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The efficacy of the Mixed-Up Marty home programme in the remediation of speech sound disorders

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dc.contributor.advisor Wright, Aileen
dc.contributor.author Martin, Annemarie
dc.date.accessioned 2016-03-21T12:30:22Z
dc.date.available 2016-03-21T12:30:22Z
dc.date.issued 2015
dc.identifier.uri http://hdl.handle.net/10344/4977
dc.description non-peer-reviewed en_US
dc.description.abstract Background: Children with speech sound disorders (SSDs) constitute a large proportion of Speech and Language Therapists caseloads. Service delivery limitations in Ireland leave these children facing long wait-times for intervention, which can be detrimental to other areas of development. An effective parent-implemented programme of therapy would allow for immediate delivery of intervention and relieve pressure on waiting lists. Objectives: To investigate the efficacy of the parent-implemented ‘Mixed-Up Marty’ home programme for pre-schoolers with SSDs. Methods: Twelve children (aged 3;02 to 4;05) with SSDs participated in the study. Subjects were randomly assigned to a treatment now or treatment later (control) group. Parents of children in the treatment now group received training to deliver a phonology based home programme, which was delivered for fifteen minutes per day, 6 days a week, over 7 weeks. Results: Measures of Percentage Consonants Correct (PCC) on the Diagnostic Evaluation of Articulation and Phonology (DEAP) and connected speech sample (Renfrew Action Picture Test (RAPT)), and parental scoring of the Focus on the Outcomes of Communication Under Six (FOCUS) questionnaire indicated that there was no statistical significance between treatment conditions pre- and post-intervention. A Likert questionnaire investigating parental perceptions of the programme indicated a high level of acceptability and utility. Conclusions: Children with SSDs who received the Mixed-Up Marty programme did not make greater improvement in speech accuracy than the control group in terms of PCC on the DEAP and in connected speech or in terms of functional communication skills as perceived by their parents. Despite this, parents were in favour of the Mixed-Up Marty programme as an intervention. The implications of these findings are discussed. en_US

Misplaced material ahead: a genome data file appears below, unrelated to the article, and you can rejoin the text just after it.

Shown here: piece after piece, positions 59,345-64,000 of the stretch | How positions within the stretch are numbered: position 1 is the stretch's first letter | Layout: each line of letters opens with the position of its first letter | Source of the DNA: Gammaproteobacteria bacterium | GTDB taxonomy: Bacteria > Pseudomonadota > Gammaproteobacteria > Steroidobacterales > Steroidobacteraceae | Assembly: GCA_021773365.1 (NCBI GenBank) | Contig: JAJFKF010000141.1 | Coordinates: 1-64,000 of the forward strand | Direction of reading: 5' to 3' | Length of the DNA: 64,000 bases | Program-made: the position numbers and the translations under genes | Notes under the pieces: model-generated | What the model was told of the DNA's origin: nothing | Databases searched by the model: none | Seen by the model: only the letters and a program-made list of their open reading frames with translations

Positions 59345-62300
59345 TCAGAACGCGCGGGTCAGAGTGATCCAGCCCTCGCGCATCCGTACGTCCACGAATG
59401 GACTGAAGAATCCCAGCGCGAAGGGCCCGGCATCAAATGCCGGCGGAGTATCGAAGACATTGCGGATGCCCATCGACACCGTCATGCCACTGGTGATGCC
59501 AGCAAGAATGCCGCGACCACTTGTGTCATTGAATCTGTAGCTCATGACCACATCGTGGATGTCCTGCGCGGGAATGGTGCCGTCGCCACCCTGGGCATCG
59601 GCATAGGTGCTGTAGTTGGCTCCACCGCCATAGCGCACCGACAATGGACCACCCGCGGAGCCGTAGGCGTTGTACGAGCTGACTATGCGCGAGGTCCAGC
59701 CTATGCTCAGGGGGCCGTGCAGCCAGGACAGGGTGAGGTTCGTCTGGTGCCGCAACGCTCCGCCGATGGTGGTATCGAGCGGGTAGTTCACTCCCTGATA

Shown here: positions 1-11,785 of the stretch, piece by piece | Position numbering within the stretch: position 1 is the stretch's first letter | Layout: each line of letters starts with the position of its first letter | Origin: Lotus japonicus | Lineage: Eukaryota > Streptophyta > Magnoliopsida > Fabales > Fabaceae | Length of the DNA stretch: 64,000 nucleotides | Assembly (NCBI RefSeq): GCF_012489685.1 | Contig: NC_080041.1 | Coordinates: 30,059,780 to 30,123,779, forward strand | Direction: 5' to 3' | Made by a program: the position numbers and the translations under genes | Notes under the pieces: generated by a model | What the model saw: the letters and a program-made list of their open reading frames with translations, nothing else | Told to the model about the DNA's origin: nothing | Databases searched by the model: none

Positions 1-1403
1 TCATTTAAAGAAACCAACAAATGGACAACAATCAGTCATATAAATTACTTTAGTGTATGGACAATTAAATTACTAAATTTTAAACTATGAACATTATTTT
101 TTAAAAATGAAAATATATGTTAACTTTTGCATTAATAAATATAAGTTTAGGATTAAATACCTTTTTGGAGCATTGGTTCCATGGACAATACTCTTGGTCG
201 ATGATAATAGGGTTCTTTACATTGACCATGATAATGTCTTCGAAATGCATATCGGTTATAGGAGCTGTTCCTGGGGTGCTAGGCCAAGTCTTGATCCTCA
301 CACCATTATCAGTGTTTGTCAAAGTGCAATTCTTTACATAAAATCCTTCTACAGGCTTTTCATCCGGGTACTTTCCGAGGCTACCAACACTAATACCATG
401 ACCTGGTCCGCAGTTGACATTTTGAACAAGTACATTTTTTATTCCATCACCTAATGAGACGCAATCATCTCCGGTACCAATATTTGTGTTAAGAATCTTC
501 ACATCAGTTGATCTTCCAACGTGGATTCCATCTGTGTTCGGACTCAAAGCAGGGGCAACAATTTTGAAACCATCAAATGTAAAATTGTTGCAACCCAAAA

dc.language.iso eng en_US
dc.publisher University of Limerick en_US
dc.subject speech sound disorders en_US
dc.subject home programme en_US
dc.subject phonological intervention en_US
dc.title The efficacy of the Mixed-Up Marty home programme in the remediation of speech sound disorders en_US
dc.type info:eu-repo/semantics/masterThesis en_US
dc.type.supercollection all_ul_research en_US
dc.type.supercollection ul_theses_dissertations en_US
dc.rights.accessrights info:eu-repo/semantics/openAccess en_US


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